The New Dominion is back. But a few things are different.
The New Dominion is currently undergoing revisions.
It’s summer again, and that means it’s time for confusing reports about violence in Xinjiang.
Xinhua reports that, around noon Beijing Time (10:00 AM Xinjiang time) on 18 July, Khotan City sustained a bombing attack that ended in a hostage rescue. The attack seems to have centered on a bazaar in the Narbagh (Na’erbage) area, near a police station and several government offices. Xinhua reports, and now so have international media, that four people were killed in the incident. Casualties include two of the hostages, one member of the People’s Armed Police, and one member of the “security defense teams,” ad hoc militias formed by the Party apparatus and police forces. One more member of the security defense teams was injured and hospitalized. Six people were eventually recovered successfully from the police station where they had been held as hostages by the attackers.
Initial reports suggested that 14 attackers had been killed. World Uyghur Congress spokesman Dilxat Raxit, reached for comment shortly after the incident, asserted that the incident was actually an attack by police on unarmed, peaceful protestors demonstrating in the bazaar over land rights. Shortly thereafter, the WUC’s narrative changed: A riot broke out, Dilxat said, when a group of Uyghurs had gone peacefully to the police station to demand the release of several prisoners.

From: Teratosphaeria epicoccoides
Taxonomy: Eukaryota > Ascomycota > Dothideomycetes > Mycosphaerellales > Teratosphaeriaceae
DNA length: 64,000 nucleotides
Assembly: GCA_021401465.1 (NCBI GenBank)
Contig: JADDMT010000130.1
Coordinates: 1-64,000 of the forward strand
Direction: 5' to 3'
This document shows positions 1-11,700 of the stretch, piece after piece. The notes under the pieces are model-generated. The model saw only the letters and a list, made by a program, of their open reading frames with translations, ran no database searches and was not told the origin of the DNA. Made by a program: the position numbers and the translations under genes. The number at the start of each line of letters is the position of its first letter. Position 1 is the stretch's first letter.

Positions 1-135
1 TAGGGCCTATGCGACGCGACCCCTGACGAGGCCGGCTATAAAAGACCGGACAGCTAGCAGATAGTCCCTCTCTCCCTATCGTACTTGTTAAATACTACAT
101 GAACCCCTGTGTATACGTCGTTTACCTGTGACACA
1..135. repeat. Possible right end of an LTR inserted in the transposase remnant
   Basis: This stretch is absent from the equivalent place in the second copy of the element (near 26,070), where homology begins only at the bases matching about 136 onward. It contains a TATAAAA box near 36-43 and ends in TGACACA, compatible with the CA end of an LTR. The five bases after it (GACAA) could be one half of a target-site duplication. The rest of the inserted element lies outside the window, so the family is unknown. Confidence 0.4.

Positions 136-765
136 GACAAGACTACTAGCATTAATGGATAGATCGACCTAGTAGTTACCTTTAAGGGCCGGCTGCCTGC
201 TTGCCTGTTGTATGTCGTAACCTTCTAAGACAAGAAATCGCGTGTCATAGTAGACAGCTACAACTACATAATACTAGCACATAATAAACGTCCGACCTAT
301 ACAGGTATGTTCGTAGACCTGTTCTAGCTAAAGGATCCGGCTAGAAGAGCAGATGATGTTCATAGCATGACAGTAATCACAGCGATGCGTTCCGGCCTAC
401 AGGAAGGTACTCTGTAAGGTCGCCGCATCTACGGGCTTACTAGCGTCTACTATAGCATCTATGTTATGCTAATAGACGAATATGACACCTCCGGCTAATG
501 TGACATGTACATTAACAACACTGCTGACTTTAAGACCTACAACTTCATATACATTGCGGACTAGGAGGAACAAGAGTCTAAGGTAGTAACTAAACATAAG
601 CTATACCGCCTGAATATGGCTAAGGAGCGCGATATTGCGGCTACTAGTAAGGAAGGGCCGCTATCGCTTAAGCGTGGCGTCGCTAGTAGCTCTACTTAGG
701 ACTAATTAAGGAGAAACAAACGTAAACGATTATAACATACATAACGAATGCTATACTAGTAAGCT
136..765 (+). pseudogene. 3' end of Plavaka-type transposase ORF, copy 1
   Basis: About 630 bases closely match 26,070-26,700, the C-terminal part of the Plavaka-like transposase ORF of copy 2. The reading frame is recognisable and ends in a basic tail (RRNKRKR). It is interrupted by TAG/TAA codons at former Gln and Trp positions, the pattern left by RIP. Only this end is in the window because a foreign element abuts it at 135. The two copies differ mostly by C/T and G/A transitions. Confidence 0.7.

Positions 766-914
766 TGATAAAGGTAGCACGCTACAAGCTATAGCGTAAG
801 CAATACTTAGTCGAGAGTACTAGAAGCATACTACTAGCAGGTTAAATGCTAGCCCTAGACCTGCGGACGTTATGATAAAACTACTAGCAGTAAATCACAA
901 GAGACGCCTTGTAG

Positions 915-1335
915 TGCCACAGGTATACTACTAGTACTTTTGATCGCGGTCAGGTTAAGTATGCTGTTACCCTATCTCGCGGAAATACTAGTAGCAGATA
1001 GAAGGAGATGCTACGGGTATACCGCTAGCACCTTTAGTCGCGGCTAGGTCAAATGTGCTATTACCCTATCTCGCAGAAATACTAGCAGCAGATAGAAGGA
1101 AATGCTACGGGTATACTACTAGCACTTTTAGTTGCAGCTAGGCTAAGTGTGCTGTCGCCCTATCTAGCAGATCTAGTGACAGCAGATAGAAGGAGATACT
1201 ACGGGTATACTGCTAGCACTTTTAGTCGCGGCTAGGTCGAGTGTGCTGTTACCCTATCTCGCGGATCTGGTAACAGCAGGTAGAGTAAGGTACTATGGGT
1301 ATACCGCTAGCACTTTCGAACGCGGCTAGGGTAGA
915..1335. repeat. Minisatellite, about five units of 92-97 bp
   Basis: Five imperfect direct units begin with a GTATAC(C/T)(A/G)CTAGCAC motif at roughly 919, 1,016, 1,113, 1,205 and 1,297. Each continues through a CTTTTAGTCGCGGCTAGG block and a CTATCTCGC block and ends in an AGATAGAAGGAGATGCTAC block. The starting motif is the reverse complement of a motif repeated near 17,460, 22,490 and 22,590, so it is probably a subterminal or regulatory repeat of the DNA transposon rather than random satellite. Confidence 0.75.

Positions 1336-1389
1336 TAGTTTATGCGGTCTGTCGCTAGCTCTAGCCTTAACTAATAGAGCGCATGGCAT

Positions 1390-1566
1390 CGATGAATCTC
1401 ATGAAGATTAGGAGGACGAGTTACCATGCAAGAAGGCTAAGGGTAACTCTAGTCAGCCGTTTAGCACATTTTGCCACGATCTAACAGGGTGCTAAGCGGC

Later, the Chair of the Press Office of the Xinjiang Regional People’s Government, Hou Hanmin 侯汉敏, provided a rather different narrative to the Huanqiu Shibao. According to Hou, Western media had rushed to link the Khotan incident to the Xinjiang or Uyghur independence movement. Yet, he proceeded to do just the same in recounting the following: First, the attackers, wielding bombs and Molotov cocktails, assaulted the Commerce Office and the Tax Office, located next to the police station, injuring two. Then, they burst into the police station and rushed to the second floor to hoist the “flag of separatism,” by which I presume he means the old baby blue moon-and-star. The attackers took control of the police station and held hostages until they were defeated in a clever attack by security forces. Hou provided no new numbers.
Note, please, that the map provided by the Epoch Times may be misleading. Indeed, the place they indicate at the site of the incident is what you get when you put “Khotan Narbagh Police Station” into Google Maps. However, that spot is not in Narbagh Village, nor is it near a tax office or a commerce office. The following map indicates a commerce office (yellow) and a tax office (blue) in Narbagh Village, though I cannot determine their proximity to a police station, nor to a bazaar. It has been reported that the incident took place in a heavily Uyghur part of the city, as well, which we might not be able to reconcile with the neighborhood of these offices.
View 18 July 2011 Khotan Incident in a larger map
I was suspicious of Dilxat Raxit’s initial account, which has now disappeared from BBC News’ website, in large part because it fit too neatly into popular contemporary notions of political repression in the West. Specifically, I recall the phrase “fired into the crowd.” Perhaps this was an embellishment by a journalist, but the narrative remains the same: Police shoot civilians demonstrating for freedom. It sounds too conveniently similar to what has actually happened every day for several months, now, across the Middle East. RFA has produced no news, and major Western media is regurgitating Xinhua, so that brings me to the official Chinese account.